3D Printing and it’s limitless potential

3D Printing and it’s limitless potential

Engineers and designers have been using 3D printers for more than 30 years, but recently these versatile machines made their way into the public eye. Their seemingly overnight spike in popularity is due to an increase in accessibility, made possible by a variety of factors.

What is 3D printing?

3-D printing is a manufacturing process that builds layers to create a three-dimensional solid object from a digital model.

To print a 3-D object, the manufacturer uses a computer-aided design (CAD) program to create a digital model that gets sliced into very thin cross-sections called layers. During the print process, the 3-D printer starts at the bottom of the design and builds up successive layers of material until the object is finished.

Reason for it’s growing popularity

Most importantly, 3D printers have enjoyed a significant price decrease over the last several years. A handful of companies and organizations have led the charge, developing finely tuned “desktop” versions of the previously industrial-sized machines.

These companies have largely made 3D printers affordable and practical for consumers – consumers who continue to find creative & valuable uses for 3D printing today, even as this emerging technology continues to evolve.

Simply put, it has the ability to transform consumerism. By empowering people to build their goods, unprecedented customization and a significant shift in manufacturing power are possible. The technology is here to stay, and will only become more commonplace as it continues to be refined.

Some of the areas in which 3d printing have played a significant role and I am sure will continue to play are:


The medical field alone has a number of uses for them. Surgeons are increasingly planning their operations by producing and reviewing 3D printed replicas of the physical problem being operated on.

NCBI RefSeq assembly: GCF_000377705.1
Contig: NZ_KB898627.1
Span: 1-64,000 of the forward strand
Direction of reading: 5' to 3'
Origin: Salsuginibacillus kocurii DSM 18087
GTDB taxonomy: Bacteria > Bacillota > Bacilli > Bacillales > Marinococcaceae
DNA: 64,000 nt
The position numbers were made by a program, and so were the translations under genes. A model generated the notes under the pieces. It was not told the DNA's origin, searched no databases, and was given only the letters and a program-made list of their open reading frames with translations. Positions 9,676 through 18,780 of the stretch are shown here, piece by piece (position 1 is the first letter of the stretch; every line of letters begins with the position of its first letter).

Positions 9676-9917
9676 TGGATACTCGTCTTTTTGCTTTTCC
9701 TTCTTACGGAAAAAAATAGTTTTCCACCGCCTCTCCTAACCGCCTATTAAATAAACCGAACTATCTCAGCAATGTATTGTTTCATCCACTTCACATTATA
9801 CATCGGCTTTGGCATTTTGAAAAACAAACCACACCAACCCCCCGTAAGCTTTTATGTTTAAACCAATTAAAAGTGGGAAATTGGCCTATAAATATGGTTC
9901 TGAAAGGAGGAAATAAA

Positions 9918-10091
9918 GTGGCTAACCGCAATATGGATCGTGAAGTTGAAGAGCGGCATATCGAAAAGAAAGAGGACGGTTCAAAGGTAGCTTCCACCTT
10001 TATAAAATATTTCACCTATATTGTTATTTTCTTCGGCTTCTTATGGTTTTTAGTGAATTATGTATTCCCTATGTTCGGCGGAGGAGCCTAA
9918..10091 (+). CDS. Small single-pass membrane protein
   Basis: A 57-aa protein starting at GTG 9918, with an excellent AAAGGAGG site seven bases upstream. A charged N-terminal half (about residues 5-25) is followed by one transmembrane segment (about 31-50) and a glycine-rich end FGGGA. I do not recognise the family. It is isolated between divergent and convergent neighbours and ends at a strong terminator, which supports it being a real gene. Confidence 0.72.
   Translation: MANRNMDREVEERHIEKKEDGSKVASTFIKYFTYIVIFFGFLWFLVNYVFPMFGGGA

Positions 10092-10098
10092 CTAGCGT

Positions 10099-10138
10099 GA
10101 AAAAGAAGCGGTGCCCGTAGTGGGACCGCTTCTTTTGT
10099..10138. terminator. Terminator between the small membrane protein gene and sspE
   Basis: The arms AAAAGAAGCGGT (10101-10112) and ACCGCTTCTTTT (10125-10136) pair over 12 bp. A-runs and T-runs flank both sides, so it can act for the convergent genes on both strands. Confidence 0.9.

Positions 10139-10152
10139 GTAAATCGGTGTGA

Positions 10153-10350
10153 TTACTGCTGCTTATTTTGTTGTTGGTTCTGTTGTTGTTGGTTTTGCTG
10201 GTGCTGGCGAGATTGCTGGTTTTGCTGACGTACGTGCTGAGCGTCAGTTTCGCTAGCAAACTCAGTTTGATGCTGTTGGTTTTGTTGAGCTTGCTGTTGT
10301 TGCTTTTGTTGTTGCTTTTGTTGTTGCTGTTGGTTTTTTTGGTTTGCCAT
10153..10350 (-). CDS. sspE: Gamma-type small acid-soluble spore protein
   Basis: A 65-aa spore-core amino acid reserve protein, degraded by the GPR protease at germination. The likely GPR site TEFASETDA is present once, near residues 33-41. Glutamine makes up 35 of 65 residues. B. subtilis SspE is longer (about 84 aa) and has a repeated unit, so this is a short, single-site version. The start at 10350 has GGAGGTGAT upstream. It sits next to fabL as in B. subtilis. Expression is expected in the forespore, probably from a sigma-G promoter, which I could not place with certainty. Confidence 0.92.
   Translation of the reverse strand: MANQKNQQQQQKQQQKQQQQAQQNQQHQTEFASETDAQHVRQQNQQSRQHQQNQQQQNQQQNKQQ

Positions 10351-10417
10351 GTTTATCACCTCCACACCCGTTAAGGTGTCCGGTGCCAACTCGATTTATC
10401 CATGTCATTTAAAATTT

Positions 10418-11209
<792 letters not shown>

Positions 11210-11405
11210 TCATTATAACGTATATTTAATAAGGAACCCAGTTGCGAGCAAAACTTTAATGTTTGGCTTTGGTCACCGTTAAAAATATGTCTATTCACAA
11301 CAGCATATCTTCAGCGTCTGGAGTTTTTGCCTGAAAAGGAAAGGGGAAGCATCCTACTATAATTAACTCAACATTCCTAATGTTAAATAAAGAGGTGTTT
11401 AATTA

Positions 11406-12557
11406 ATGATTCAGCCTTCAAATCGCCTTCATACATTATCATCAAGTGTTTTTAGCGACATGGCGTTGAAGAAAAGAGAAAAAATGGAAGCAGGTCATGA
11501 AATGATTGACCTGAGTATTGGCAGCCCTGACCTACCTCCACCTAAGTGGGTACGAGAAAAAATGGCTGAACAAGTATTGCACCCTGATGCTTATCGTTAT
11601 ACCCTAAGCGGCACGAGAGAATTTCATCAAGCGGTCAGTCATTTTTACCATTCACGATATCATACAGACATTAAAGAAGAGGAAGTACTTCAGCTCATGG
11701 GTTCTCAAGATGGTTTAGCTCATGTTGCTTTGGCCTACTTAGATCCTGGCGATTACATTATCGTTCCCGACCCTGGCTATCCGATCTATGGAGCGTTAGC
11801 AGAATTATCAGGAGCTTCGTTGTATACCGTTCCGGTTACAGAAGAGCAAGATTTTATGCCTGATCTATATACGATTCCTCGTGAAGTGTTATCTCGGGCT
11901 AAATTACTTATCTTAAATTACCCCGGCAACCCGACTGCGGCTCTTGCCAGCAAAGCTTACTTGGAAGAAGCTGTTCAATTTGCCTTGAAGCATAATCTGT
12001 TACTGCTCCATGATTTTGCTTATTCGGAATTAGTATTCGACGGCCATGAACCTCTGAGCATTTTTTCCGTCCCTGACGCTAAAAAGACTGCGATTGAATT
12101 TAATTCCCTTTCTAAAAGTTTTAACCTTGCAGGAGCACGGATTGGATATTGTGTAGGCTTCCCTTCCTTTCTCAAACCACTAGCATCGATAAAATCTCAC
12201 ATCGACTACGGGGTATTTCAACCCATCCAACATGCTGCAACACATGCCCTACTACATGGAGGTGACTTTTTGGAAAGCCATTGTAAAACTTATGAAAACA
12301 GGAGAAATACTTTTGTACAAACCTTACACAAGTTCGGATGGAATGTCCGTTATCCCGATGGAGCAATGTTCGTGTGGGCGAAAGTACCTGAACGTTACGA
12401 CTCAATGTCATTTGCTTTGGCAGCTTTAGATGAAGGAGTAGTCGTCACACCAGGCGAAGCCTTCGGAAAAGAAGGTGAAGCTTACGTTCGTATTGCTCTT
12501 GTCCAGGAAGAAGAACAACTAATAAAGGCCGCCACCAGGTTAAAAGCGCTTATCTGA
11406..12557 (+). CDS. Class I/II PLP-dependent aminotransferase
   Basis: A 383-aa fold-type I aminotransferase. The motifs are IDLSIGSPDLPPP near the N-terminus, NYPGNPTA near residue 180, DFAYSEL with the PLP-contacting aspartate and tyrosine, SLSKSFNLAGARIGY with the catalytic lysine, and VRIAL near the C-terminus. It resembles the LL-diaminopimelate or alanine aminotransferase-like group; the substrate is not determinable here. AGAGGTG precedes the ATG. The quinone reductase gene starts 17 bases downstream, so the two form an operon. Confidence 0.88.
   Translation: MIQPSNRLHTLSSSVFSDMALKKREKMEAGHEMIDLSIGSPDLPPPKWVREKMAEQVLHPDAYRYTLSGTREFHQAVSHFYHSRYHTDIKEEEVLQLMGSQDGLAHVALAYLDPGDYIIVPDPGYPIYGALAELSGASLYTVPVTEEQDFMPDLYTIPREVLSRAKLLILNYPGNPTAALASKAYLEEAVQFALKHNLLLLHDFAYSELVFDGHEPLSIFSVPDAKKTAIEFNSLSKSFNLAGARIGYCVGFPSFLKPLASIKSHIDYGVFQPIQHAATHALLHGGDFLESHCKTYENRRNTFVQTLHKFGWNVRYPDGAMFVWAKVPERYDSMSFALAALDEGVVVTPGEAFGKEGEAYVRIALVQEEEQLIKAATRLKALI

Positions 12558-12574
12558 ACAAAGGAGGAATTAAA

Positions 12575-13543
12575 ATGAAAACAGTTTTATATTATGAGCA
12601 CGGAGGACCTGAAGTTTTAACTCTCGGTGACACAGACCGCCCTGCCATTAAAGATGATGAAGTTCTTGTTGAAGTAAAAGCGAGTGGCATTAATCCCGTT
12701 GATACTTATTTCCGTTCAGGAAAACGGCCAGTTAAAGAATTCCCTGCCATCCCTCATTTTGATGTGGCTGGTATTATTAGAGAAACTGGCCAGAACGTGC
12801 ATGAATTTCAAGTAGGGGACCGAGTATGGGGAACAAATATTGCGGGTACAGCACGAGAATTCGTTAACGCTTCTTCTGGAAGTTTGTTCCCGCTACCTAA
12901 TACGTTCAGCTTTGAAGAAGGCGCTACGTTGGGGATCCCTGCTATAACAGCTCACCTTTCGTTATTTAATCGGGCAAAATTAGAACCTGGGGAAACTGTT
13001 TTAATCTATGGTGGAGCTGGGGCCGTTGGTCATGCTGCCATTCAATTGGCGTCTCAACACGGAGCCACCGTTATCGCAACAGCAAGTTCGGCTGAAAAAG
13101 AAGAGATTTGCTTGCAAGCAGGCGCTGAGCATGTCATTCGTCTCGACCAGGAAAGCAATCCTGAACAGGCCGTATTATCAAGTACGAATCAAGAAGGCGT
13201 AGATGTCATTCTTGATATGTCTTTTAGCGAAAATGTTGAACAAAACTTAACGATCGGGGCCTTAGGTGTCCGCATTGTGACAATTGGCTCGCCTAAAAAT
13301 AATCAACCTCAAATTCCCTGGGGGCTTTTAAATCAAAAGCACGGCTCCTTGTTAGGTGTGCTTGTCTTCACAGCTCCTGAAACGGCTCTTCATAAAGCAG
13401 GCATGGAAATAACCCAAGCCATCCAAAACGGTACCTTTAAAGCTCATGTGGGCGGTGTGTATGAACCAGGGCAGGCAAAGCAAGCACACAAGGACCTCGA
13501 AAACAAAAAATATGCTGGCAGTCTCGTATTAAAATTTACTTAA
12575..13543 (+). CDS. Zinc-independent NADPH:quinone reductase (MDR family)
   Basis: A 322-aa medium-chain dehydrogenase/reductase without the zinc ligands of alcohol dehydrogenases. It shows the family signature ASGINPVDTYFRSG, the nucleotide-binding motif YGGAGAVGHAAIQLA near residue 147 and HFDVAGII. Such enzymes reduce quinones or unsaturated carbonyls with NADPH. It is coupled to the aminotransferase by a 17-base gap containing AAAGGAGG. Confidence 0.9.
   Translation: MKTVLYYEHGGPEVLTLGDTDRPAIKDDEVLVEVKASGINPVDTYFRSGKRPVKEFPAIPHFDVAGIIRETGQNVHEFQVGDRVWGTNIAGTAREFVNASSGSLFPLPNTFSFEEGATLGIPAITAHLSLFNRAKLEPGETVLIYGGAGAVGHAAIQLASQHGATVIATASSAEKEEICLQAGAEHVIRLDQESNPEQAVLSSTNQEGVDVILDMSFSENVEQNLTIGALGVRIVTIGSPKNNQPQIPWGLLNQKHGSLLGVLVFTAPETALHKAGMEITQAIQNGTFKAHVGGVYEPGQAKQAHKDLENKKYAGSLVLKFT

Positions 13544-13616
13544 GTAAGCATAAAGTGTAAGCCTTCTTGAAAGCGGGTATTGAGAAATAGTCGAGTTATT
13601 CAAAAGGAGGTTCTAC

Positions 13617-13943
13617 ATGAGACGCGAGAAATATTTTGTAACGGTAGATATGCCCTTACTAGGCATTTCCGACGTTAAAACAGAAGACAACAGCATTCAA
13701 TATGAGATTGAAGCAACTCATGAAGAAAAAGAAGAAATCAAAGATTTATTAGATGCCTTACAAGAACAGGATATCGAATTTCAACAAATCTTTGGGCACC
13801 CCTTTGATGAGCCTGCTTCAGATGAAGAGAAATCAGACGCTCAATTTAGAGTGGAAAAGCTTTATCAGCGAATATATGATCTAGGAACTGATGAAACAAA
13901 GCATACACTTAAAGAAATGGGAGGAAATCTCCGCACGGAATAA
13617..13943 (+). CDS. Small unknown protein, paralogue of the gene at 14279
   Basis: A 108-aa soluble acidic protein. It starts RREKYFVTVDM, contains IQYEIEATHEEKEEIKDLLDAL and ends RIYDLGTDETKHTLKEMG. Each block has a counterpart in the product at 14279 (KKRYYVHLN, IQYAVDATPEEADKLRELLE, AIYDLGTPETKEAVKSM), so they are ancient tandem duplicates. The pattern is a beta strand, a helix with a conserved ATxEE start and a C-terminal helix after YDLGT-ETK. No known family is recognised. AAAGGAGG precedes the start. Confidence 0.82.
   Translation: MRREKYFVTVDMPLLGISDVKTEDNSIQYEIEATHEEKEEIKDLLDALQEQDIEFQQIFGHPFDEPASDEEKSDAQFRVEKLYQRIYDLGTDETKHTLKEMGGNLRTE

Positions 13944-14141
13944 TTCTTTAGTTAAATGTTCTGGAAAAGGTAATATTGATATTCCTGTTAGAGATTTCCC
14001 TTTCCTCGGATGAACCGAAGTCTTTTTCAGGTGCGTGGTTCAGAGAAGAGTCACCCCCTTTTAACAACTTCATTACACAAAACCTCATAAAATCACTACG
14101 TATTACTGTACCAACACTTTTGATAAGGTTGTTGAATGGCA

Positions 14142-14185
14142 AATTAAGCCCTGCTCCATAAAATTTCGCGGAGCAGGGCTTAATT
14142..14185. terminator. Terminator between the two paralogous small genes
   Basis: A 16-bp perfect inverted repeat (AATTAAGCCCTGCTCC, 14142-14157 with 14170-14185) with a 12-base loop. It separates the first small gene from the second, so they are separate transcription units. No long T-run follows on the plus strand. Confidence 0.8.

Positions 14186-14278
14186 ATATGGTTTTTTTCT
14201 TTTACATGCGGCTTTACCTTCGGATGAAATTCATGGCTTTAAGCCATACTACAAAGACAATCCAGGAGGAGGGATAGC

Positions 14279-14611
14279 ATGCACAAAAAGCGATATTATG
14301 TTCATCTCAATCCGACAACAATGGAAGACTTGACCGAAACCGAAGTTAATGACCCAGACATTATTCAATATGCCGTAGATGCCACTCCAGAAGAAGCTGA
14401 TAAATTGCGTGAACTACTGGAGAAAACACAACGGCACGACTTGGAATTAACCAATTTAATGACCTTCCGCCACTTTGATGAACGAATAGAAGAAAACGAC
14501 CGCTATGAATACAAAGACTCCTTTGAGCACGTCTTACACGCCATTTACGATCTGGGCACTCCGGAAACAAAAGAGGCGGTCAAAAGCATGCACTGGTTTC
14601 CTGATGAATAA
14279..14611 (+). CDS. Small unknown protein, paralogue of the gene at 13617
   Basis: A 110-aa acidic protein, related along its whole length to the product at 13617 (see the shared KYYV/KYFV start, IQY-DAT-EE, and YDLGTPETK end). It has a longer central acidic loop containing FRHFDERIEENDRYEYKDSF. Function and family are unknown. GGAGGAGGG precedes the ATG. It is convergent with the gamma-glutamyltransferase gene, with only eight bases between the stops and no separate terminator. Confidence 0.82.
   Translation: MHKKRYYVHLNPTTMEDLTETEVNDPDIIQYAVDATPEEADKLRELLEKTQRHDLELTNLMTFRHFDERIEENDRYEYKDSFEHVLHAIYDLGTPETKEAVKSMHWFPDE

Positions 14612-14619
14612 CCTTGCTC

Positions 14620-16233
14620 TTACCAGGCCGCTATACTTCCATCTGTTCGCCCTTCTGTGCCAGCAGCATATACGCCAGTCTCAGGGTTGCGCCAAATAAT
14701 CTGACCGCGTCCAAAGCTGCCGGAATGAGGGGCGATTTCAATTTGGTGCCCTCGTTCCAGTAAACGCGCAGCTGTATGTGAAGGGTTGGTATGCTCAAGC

Using this method of preparation, surgeons can gather a better idea of what the surgery entails – reducing the likelihood of error. Printed models are also a more cost-effective way for medical students to study human anatomy.

Instead of requiring cadavers to learn about the body, medical schools simply print models.  Prosthetic limbs are increasingly being developed by way of 3D printing – bringing the latest cutting-edge technology in functional prosthetics to entire communities of people that would otherwise not be able to afford or access the care they need.

Fashion and design

Fashion and interior designers are taking advantage of 3d printing to create remarkable products. The world of fashion, known for embracing the newest trends, has produced stylish high heels and chunky statement jewellery.

Interior designers are building everything from ottomans to sets of tables and chairs. The furniture is more artistically inspired than its conventional counterparts, and it’s lighter too – one of the benefits of being printed. However, the pieces sacrifice nothing in terms of sturdiness.

Because of their exacting structure, they are durable and sleek. Lamps have also found their way into the 3D printing market. Floor lamps, table lamps, ceiling lights, and wall lights have all been designed and printed.

Personalized Applications

3D printers have also proven their practicality for around-the-house projects. Printing custom doorstops, bookends, and corner buffers allow users to design a product specific to their need. The world of digital design has created some spectacular images and virtual objects.

Until now, however, they were trapped behind computer screens – destined to be viewed digitally, never held & put to use.  When inspiration strikes, consumers can now design their idea with a modelling program and print it in less than a day.

With the advent of 3D printing, artists and designers are now able to pull their creations from the virtual world and turn them into physical objects. Because of 3D printing, artists can avoid the required time and cost associated with traditional method.

Future of 3d printing

As the technology surrounding it improves, 3D printers will become increasingly versatile. They’ll be used for an ever-growing number of tasks, in a manner similar to the last two decades of digital expansion via personal computers.

Imagine a third world village printing vital medical equipment on demand. Aid workers never being without the specific supplies they need, a result of carrying portable 3D printers with them into combat zones and disaster areas.

Imagine hospitals being able to print organs on demand instead of waiting for a donor. 3D printers have virtually limitless potential as the technology driving them improves.

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